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Prime Minister David Cameron visiting an onshore site in England. Image courtesy of the UK Department of Energy and Climate Change.

The UK government will expand fracking across Britain, allowing drilling in national parks and other protected areas under “exceptional circumstances,” the Guardian said Monday.

About half of the UK is now open for exploration.

This is the first new round of onshore exploration licenses in six years.

The government will also clarify rules explaining when drilling can take place in national parks, world heritage sites and designated areas of outstanding natural beauty.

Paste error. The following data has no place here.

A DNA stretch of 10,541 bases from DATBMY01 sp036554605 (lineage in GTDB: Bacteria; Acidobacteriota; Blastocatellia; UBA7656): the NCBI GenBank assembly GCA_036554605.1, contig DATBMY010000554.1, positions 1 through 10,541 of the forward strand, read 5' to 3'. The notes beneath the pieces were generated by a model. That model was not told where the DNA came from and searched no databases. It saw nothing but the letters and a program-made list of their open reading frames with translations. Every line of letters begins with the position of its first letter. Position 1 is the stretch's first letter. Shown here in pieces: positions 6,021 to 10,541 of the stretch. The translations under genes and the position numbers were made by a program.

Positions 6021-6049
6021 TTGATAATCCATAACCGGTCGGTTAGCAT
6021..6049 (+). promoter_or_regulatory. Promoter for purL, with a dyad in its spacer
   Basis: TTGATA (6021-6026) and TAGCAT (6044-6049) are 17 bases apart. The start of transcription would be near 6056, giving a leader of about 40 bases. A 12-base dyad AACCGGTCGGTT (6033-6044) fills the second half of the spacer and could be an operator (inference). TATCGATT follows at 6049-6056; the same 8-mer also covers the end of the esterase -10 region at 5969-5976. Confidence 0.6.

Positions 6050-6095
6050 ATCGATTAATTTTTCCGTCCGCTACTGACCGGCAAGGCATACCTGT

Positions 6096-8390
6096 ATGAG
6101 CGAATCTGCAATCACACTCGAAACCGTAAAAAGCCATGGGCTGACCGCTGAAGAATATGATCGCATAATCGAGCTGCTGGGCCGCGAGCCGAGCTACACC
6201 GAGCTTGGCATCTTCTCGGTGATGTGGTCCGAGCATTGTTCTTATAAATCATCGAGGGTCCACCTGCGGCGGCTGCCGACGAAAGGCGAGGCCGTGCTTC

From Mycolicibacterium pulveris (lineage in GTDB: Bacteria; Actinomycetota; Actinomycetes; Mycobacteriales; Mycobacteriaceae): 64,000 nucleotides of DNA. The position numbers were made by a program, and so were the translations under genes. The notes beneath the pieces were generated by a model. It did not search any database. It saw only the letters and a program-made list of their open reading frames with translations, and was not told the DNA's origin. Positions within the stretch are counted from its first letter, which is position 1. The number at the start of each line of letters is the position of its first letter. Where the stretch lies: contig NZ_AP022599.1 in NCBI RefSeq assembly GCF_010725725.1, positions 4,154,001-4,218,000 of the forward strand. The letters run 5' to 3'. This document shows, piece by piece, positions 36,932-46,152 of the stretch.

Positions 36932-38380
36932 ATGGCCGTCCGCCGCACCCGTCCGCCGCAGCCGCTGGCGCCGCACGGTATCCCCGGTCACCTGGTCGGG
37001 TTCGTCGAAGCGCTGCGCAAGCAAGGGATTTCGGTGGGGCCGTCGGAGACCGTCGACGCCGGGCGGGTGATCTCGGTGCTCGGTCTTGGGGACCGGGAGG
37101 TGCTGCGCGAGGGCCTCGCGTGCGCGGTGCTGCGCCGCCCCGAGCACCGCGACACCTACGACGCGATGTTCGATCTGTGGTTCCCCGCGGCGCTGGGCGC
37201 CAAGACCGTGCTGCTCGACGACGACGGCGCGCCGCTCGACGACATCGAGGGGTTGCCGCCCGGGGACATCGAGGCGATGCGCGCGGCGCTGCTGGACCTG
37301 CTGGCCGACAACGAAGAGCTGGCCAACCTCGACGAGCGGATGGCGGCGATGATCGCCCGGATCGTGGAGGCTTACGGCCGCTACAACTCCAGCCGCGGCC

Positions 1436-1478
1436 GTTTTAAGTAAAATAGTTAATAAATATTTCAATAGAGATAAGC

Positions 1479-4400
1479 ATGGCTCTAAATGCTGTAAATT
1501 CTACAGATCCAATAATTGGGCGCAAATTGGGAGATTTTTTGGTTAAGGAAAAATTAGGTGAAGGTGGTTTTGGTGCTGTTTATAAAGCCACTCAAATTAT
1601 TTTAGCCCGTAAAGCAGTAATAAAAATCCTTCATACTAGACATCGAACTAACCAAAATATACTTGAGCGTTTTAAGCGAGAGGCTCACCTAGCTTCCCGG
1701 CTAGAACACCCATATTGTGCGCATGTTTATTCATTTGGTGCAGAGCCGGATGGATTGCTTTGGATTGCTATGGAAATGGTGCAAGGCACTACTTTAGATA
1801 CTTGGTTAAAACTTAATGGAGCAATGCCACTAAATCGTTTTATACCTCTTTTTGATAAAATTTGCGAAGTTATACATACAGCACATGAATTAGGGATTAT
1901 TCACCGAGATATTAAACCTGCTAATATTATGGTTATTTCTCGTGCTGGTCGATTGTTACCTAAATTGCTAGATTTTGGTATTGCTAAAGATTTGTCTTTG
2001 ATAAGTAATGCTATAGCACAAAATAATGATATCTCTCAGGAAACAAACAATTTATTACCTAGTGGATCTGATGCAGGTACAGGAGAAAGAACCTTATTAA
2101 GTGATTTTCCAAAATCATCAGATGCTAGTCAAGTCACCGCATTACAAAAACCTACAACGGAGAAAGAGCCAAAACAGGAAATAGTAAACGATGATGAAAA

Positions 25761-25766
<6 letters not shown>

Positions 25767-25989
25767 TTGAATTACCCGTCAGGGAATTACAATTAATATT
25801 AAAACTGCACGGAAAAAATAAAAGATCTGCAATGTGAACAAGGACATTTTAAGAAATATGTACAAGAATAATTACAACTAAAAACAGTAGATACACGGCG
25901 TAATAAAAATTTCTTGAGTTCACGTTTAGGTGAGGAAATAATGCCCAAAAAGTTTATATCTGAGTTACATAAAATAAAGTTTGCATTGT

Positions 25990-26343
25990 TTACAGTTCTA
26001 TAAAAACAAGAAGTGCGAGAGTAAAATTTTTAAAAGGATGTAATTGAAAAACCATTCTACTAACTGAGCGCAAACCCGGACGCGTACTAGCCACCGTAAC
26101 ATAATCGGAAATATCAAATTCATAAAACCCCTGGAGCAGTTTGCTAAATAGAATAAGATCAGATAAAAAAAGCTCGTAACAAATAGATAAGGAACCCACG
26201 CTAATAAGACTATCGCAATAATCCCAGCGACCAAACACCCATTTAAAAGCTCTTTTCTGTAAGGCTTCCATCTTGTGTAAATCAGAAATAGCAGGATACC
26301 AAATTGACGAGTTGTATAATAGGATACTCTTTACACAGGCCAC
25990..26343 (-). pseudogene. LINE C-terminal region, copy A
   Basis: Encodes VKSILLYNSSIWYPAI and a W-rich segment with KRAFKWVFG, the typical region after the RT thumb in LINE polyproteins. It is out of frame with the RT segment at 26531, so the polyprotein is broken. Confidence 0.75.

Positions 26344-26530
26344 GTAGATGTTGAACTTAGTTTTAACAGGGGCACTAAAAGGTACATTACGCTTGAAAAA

Energy firms will have to submit an environmental statement if they want to drill on or near protected areas.

Principal Secretary of State for Communities and Local Government Eric Pickles is expected to make final decisions on appeals to drill in protected areas within the next 12 months, the Guardian said.

The British Geological Survey (BGS) estimates that there is between 49.4 and 134.6 trillion cubic feet (tcf) of shale gas in the UK, with a central estimate of 80.3 tcf.

According to the BGS, the amount of shale oil in the UK ranges between 3.2 and 11.2 billion barrels (bbl), with a central estimate of 6.0 bbl.

In 2013, the BGS estimated that shale deposits could supply the UK with gas for up to 40 years.

Ken Cronin, chief executive of UK Onshore Operators Group, told the Guardian that the new licenses is a positive sign for energy investors and firms in the UK and should act “as an exemplar for the rest of Europe.”